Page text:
Interview: Tina Connolly

interviewed by Carl Slaughter

tina_connolly-300x450Flash podcast site Toasted Cake was launched in 2012 by speculative fiction author, theater buff, and painting hobbyist Tina Connolly. Toasted Cake recently posted its 100th podcast. Connolly’s first novel, Ironskin, published by Tor, is a fantasy retelling of Jane Eyre and was nominated for the Nebula award. Ironskin was followed by Copperhead. The third in the series, Silverblind, is due in the fall of 2014. Seriously Wicked, a YA novel, is due in the spring of 2015. Connolly’s short stories have appeared in Lightspeed, Beneath Ceaseless Skies, Strange Horizons, and many other magazines. She is a graduate of the 2006 Clarion West workshop.


CARL SLAUGHTER: Why did you decide to launch a podcast?

TINA CONNOLLY: Because once upon a time in 2008 or so, Rachel Swirsky asked me to narrate a story for Podcastle. Podcastle led to Escape Pod led to Drabblecast led to Pseudopod led to Beneath Ceaseless Skies led to Three-Lobed Burning Eye led to Cast of Wonders led to Strange Horizons led to Far-Fetched Fables led to John Joseph Adams & Hugh Howey’s anthology, The End Is Nigh. And so on. Basically, I got hooked.

So there I was in 2012 with a book coming out (Ironskin) and another book under contract (Copperhead) and a one-year-old boy and a new-to-us fixer house, and I said, Self, you know what would make this year even better? Podcasting a new story every single week, that’s what.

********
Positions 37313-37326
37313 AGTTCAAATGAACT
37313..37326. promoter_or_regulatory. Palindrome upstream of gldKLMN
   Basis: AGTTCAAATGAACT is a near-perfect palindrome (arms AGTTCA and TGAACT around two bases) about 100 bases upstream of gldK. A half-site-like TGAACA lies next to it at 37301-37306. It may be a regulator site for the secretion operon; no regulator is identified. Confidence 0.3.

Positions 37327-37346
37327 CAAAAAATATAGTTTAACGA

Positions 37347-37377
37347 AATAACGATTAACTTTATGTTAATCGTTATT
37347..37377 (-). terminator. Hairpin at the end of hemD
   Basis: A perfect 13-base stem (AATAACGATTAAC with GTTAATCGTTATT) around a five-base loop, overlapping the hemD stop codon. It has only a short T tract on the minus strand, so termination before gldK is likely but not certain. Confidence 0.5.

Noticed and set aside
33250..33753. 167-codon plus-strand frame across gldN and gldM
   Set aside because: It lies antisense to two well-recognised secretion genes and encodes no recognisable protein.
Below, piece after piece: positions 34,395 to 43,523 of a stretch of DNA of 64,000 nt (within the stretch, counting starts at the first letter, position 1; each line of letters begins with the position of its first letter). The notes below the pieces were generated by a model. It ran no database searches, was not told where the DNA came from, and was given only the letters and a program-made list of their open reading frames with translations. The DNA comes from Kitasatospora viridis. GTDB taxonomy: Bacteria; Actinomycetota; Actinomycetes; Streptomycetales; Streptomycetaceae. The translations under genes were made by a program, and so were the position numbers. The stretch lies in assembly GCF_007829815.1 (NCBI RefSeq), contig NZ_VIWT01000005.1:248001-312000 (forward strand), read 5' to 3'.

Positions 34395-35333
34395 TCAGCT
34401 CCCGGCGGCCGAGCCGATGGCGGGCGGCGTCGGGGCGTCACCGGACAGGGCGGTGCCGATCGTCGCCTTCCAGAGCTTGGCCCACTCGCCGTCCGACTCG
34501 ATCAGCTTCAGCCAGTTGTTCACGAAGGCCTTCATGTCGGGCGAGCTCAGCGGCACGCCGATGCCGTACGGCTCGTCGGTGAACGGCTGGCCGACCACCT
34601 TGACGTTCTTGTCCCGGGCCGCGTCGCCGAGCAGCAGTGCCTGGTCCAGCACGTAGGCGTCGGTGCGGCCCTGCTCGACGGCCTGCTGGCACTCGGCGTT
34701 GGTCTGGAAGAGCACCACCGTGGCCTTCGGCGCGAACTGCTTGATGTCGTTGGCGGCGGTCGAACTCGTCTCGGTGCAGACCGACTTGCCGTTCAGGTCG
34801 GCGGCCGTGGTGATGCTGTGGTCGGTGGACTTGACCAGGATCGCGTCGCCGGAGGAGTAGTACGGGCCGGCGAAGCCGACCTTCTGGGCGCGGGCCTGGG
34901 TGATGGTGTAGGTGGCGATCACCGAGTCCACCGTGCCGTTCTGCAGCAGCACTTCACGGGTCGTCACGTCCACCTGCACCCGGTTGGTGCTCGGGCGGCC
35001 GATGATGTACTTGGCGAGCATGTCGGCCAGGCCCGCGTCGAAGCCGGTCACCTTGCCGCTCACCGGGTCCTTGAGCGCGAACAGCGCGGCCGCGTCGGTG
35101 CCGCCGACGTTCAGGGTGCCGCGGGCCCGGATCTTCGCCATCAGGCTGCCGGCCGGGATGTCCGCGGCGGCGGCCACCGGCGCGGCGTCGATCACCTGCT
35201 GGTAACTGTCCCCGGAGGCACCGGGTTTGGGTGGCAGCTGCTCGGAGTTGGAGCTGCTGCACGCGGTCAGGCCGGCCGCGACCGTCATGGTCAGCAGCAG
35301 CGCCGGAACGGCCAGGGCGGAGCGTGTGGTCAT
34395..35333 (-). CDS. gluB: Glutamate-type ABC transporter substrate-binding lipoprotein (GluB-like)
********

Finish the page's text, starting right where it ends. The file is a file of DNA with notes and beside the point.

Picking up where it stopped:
TL;DR: I be crazy overscheduled, yo.


CARL SLAUGHTER; How did you choose the name Toasted Cake?

TINA CONNOLLY: I knew I wanted it to be a flash fiction podcast, so I was batting around ideas that would play off of the bite-sized idea. Things like Snackcast. They were all taken. I kept brainstorming tasty -pod and -cast names, but still, all taken. Eventually I just got to things I like, like Pie for Breakfast (taken.) And eventually, Toasted Cake. (Listen to episode 32, “The Hungry Child” by Romie Stott, to hear an outro about why you should totally toast your cake.)

It has been since pointed out to me by more than one person that Toasted Cake and Tina Connolly share a set of initials. I did not do this intentionally, but I suppose my subconscious may have gotten the best of me….


CARL SLAUGHTER: Why restrict the podcast to flash fiction?

TINA CONNOLLY: One, because I wanted to podcast an episode every week, and that wasn’t going to be feasible with full-length fiction (not doing it all myself, anyway.)

But two, because I LOVE flash fiction, and I think it gets a bit overlooked. A really good piece of flash fiction is just a different creature than a full-length story, or a poem. (Listen to episode #13, Helena Bell’s “Please Return My Son Who Is In Your Custody”, for an outro with some of my Brilliantly Insightful Theories (TM) on what makes flash fiction work.)